Over the past two decades, the global brewing industry witnessed significant diversification in beer styles. Driven by rapid growth in the craft brewing sector, sophistication of consumer tastes and product awareness, this evolution has spurred interest among maltsters and brewers in the sensory attributes of malt and the varietals that make up malt blends.
Like the ale versus lager taste debate, the decision to grow malt or feed barley has strong proponents on both sides. As barley farmers ponder their crop options for the coming year, the choice has been complicated by an unusual development: “intent to grow” contracts for malting barley priced below that of feed barley. This erosion of the price premium for malting barley may have implications for maltsters and farmers.
If you’re driving north from Calgary on Highway 2, as you approach the Highway 42 intersection just north of Innisfail, you’ll spot a big, red shed out to the west. This blushing building is well-known among Alberta craft brewers as the namesake of the highly regarded Red Shed Malting.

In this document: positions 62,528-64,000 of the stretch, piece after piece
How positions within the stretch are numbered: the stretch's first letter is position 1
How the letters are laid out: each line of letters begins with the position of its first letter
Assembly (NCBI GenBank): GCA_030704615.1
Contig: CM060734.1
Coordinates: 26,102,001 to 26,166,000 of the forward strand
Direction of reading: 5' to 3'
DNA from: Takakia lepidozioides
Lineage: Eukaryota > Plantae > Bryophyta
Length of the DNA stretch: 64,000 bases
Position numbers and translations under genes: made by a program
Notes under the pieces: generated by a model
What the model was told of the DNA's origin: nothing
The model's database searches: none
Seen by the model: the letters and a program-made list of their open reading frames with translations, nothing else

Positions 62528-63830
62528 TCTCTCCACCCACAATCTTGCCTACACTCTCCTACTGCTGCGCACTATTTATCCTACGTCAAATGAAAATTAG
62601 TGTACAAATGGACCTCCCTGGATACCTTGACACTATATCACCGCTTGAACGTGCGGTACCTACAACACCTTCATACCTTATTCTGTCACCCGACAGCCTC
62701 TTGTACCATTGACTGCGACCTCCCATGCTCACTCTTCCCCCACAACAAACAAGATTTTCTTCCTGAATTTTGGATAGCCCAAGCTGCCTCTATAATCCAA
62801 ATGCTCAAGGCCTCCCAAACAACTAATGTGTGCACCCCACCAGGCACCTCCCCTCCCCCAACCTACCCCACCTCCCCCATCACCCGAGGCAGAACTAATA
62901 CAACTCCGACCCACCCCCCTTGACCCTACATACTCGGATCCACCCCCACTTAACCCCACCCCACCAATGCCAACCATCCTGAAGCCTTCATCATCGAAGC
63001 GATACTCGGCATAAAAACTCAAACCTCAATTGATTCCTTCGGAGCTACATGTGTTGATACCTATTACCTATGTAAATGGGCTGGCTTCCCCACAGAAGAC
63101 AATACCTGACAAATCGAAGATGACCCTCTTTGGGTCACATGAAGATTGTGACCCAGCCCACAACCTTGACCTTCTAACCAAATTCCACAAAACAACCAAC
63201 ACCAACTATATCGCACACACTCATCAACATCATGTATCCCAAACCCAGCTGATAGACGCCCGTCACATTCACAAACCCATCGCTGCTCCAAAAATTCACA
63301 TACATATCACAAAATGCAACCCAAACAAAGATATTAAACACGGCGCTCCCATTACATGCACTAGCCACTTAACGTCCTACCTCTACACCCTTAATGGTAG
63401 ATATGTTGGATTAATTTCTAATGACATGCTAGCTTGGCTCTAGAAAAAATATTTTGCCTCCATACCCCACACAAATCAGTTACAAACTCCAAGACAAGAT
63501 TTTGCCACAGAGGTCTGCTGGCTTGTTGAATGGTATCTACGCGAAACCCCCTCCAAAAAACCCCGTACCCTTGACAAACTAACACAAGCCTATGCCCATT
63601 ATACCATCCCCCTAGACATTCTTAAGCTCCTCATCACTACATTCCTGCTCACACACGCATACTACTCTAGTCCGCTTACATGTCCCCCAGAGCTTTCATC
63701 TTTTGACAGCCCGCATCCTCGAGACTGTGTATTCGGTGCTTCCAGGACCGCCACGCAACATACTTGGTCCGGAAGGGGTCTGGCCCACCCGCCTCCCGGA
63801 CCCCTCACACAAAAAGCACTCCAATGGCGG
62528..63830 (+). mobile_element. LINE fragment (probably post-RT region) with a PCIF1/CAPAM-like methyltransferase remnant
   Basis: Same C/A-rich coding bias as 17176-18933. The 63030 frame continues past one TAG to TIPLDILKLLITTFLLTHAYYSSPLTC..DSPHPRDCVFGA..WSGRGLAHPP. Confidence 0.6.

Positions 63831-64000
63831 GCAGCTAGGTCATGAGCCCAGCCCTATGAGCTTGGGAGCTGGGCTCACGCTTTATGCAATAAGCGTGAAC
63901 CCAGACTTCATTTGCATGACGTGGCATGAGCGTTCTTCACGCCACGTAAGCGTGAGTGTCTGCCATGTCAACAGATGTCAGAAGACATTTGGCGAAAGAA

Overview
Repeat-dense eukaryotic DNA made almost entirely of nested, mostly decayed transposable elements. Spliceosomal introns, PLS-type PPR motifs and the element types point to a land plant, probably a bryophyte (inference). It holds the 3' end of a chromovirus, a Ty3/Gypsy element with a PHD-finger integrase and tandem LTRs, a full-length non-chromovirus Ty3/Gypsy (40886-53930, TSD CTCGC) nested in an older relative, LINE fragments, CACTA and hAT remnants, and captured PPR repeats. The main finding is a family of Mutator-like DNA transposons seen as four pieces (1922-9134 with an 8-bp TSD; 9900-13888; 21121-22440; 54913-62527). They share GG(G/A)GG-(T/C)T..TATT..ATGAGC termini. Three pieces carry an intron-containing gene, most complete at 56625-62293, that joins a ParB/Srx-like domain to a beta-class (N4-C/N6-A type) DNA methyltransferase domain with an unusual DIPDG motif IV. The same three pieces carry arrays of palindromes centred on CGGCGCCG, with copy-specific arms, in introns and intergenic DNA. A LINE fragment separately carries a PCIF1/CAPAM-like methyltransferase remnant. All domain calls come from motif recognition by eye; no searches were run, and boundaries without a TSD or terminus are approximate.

As the recent debut of a new American pale ale called South Side smash revealed, getting to the launch stage with new malt varieties involves critical choices. This beer by Edmonton’s Town Square Brewing Co. is brewed using malt produced by Red Shed Malting and is
the first commercially available beer to feature SeCan’s CDC Bow malting barley.